But the best among them, the true seekers, just want to be better human beings; they are, as philosopher Peter Emberley puts it, "simply looking for a little grace and an opportunity to express indebtedness, fidelity, and reverence." They seek, above all, a source of forgiveness for their shortcomings and a source of strength in their quest for self–renewal, which neither irony nor cynicism, therapy nor revolution, can ever truly provide.

The modern age is tremendous for its accomplishments: wealth, comfort, more equal opportunity, scientific discovery. But despite its achievements, modernity lacks answers to man’s fundamental questions; it lacks the transcendent vision that makes life joyful and death meaningful; and, as Daniel Bell and others have observed, its very success often undermines its virtues. Wealth degenerates into indulgence; tolerance degenerates into unthinking relativism; science without philosophy reduces man to a laboratory study; technology without humility tempts him into dangerous projects, such as cloning, and into the illusion of divinity and immortality. For all his accomplishments, modern man needs his ancient forebears, who provide better answers to his most enduring questions.

Indeed, as Leon Kass and others have argued, the prospect of genetic engineering brings modernity to a crossroads. It raises once inconceivable questions: Do humans have to die? Is the purpose of knowledge to overcome death? To the scientists and technologists on the "cutting edge," immortality is the final triumph of man over nature; man becomes the irreverent creator, the technological superman (or at least some men do, while the rest of us, like it or not, are condemned to live in the dystopian world they are creating).

The ancients knew better, and it is to their old wisdom that modern man must return. In both the classical and biblical vision, death awakens man to the preciousness of life; mortality awakens him to the possibility of transcendence; and constant recognition of his own imperfection reminds him of the need for restraint and repentance.

In his misplaced quest for autonomy—freedom from want, freedom from morality, freedom from death—modern man has forgotten how to see; he has turned his back on his essential nature. He treats the human experience of incompleteness—the fact of suffering, alienation, and death—as a problem to be solved, a sickness to be cured, a stirring to be forgotten. And so he forgets what his wise and wondering ancestors remembered—that man is not fully of this world; that the beginning of wisdom is not only realizing the limits of one’s knowledge but the ultimate meaning of one’s limits.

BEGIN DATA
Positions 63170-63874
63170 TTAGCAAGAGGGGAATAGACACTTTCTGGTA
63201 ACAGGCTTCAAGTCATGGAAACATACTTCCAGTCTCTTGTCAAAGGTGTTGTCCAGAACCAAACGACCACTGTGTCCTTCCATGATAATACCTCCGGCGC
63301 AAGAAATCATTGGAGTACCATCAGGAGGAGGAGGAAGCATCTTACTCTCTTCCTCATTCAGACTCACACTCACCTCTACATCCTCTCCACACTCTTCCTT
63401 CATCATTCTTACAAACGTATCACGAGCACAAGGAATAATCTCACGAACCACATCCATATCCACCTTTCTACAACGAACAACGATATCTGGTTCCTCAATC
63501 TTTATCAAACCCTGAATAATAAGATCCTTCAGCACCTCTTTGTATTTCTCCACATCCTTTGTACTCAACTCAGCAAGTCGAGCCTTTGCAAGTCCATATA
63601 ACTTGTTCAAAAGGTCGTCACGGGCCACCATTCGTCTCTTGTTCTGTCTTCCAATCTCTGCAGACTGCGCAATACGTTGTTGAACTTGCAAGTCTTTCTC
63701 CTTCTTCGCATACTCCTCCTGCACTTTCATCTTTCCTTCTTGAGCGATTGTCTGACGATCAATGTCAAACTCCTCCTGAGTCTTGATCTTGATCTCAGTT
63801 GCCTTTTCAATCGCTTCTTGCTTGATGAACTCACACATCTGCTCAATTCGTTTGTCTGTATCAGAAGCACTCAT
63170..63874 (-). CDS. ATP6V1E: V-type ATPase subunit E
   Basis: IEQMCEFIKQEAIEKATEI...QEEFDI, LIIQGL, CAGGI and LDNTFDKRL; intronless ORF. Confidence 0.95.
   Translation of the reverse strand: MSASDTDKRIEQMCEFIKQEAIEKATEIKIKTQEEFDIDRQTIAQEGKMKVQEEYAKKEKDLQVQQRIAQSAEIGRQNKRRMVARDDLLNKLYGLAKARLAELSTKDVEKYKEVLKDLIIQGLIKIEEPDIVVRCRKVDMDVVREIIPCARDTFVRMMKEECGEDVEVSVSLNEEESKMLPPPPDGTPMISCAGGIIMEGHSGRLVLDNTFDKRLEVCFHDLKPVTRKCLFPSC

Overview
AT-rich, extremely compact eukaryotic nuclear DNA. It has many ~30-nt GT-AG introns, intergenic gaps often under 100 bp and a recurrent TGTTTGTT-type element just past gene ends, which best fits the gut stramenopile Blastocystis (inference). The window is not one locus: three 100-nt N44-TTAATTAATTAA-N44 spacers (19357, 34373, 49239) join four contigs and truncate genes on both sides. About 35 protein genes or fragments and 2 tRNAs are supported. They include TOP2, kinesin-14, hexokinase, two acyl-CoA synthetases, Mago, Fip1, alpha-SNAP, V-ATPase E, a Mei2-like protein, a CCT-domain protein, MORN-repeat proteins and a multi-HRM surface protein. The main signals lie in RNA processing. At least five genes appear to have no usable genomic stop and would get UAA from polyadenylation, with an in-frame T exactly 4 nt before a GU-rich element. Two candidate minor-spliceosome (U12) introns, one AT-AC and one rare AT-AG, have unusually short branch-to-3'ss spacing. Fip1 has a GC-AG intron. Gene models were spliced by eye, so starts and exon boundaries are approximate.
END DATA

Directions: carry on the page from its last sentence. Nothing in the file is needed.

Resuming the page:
Reverence is not dead in America, as the religious response to the Littleton massacre, the continuing strength of faith in the most degraded parts of America’s inner cities, and the recent surge of public–policy interest in faith–based organizations all demonstrate. The military code still honors and preserves the virtues of courage, discipline, and temperance. The motto "In God We Trust" remains at the center of American self–understanding.

Even as the disorders of the age continue to worsen, there are signs of an awakening. The modern age of religious wandering is approaching the top (or bottom) of its (inverse) crescendo: some, thankfully, want to live again or for the first time by different notes, better notes, older notes. They want to restore the tattered old maps that they know to exist. It is too soon to tell whether the spiritual seekers of our age can restore modernity from within, or even restore faithful platoons inside the spiritual desert: the crescendo may be too loud, the wandering may continue indefinitely. But that is no reason not to hope, no reason not to wonder, no reason not to yearn for holiness in a disenchanted age.

Eric S. Cohen is Managing Editor of the Public Interest.